AT&T is going to great lengths in expanding LTE all across the USA and have just announced that they plan on having the entire roll out completed by the end of 2014. This coincides with news that the mobile service provider will be shipping out its first VoLTE handsets this year as well, the mobile technology direction in which many carriers are now heading. Lastly, the already established LTE networks in the USA will gradually receive a software update to LTE Advanced which is already underway.
AT&T for over 300 million by end of 2014
AT&T plans on bringing LTE America-wide and wants to have it done by the end of next year. Eleven new cities will now be able to take advantage of the super high speed internet for the first time and other locals have just received LTE expansion. Check out the list below to see if your city will be getting that super speedy goodness.
|New cities to receive LTE||Expansions on existing LTE networks|
|Sheridan, Wyoming||Denver, Colorado|
|Gillette, Wyoming||Huntsville, Utah|
|Jackson Wyoming||Wilmington, North Carolina|
|Jacksonville, North Carolina|
|Hickory, North Carolina|
|Adjuntas, Puerto Rico|
What is VoLTE and how does it work?
The plan to increase the areas with LTE comes hand-in-hand with AT&T's launch of their VoLTE handsets which should be happening this year. For those who aren't quite sure what VoLTE means, it stands for ''voice over LTE'' and is very similar to VoIP (voice over internet protocol) in many ways, which is used by apps that provide voice calling over a broadband connection. Your voice with VoLTE becomes data which isn't transmitted through the usual telephone network, but rather your data connection. Voice over Long Term Evolution supports voice calls over LTE or 4th generation networks only. This doesn't necessarily mean that your 4G or LTE phone has this capability because even these phones with newer wireless technology still contain older hardware for calls over 3G and older mobile networks. VoLTE is said to greatly improve call quality.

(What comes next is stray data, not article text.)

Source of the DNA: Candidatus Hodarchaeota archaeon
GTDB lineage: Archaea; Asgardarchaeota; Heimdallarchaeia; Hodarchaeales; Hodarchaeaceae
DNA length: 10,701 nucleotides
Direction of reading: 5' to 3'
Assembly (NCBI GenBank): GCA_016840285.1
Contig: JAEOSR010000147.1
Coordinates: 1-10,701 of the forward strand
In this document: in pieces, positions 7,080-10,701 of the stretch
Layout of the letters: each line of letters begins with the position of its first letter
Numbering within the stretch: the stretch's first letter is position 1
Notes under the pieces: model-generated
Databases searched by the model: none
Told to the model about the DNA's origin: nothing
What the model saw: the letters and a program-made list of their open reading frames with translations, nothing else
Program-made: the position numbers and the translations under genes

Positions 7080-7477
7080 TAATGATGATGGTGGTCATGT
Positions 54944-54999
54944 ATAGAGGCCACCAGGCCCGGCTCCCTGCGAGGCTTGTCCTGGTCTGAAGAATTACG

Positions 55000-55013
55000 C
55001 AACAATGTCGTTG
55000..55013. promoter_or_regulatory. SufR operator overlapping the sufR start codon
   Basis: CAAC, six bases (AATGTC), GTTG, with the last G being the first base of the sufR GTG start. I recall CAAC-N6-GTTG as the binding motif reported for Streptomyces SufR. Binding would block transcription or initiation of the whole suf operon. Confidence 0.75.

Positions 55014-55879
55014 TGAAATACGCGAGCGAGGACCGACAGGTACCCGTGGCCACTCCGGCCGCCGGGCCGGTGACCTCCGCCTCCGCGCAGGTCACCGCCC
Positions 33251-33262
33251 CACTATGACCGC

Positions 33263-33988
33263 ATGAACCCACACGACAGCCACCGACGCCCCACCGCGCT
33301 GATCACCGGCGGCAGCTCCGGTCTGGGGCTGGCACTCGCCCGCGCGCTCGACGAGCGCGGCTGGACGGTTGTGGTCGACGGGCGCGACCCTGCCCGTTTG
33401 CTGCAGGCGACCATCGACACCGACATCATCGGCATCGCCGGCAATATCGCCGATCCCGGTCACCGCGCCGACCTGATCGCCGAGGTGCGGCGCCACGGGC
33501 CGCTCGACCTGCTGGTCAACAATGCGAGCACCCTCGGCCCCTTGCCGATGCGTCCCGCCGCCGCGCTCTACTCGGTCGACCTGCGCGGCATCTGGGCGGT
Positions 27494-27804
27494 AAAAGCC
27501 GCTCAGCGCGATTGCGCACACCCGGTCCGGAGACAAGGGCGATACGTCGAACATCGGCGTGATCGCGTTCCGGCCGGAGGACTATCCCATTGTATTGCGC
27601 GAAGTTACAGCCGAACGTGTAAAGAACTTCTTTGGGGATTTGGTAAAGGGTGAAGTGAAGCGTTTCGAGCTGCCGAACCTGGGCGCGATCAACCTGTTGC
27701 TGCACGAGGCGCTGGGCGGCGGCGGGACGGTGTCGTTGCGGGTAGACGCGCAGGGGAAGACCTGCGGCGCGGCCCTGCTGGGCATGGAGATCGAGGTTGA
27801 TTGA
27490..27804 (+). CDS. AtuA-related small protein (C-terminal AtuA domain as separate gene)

According to the CFO of Verizon, Fran Shammo, during the Deutsche Bahn 2013 Media Internet & Telecom conference, LTE phones should help reduce the cost of manufacturing devices and royalties to Qualcomm since they will be able to leave out the CDMA chipset, which is used for 3G and 2G mobile phones manufactured by Qualcomm. However, I'm rather dubious about whether this will really save the end user a buck or two with money-hungry US mobile service providers surely intending on reaping all the profits. This should take its toll on Qualcomm though, considering this shift to VoLTE phones is inevitably where mobile technology is going. It's likely that the company would increase the prices for its chips.
AT&T and other US carriers plan for VoLTE devices
AT&T is planning on launching their first VoLTE compliant smartphones by the end of this year. This was announced by the President of AT&T Labs, Krish Prabhu. This will allow for users to place HD voice calls if both the sides have a VoLTE device, though don't expect to be able to use these right away if you do happen to receive one, since AT&T, as mentioned above, won't be done expanding their LTE network availability until the end of 2014. It is likely that AT&T will wait until this is complete before actually launching these voice-improving devices on the market.
Verizon is also gunning for these LTE devices as well and hopes that VoLTE devices will be quite common by the end of 2014. But considering they pushed back the launch more than once, this could just be wishful thinking on their part. Sprint is also taking steps towards this type of technology.
So what does VoLTE do for me?
So how does this advantage the customer? First, you’ll be getting much better voice quality, no tunnel-sounding or laggy conversations, because high definition calls will be made possible. And secondly, you will see the pay per minute billing disappear. It will make for more efficient calling via an app rather than the older circuit technology used by smartphones so far.
LTE Advanced being rolled out at the same time
Those AT&T LTE towers that already exist in the USA will also slowly be receiving an upgrade to LTE Advanced (also known as Release 10) through software patches as soon as their network partners, such as Alcatel-Lucent and Ericsson) upgrade their own systems. Another nifty technological innovation called carrier aggregation technology is said to be arriving in the future as well. This means that the network providers would be able to split up pieces of spectrum in order to create more bandwidth.
What's your take?
Do you think that consumers will bite when it comes to LTE phones and will this become a norm as of next year if all providers manage to keep to their agenda? In the meantime, those who just got LTE networks in their cities can rejoice.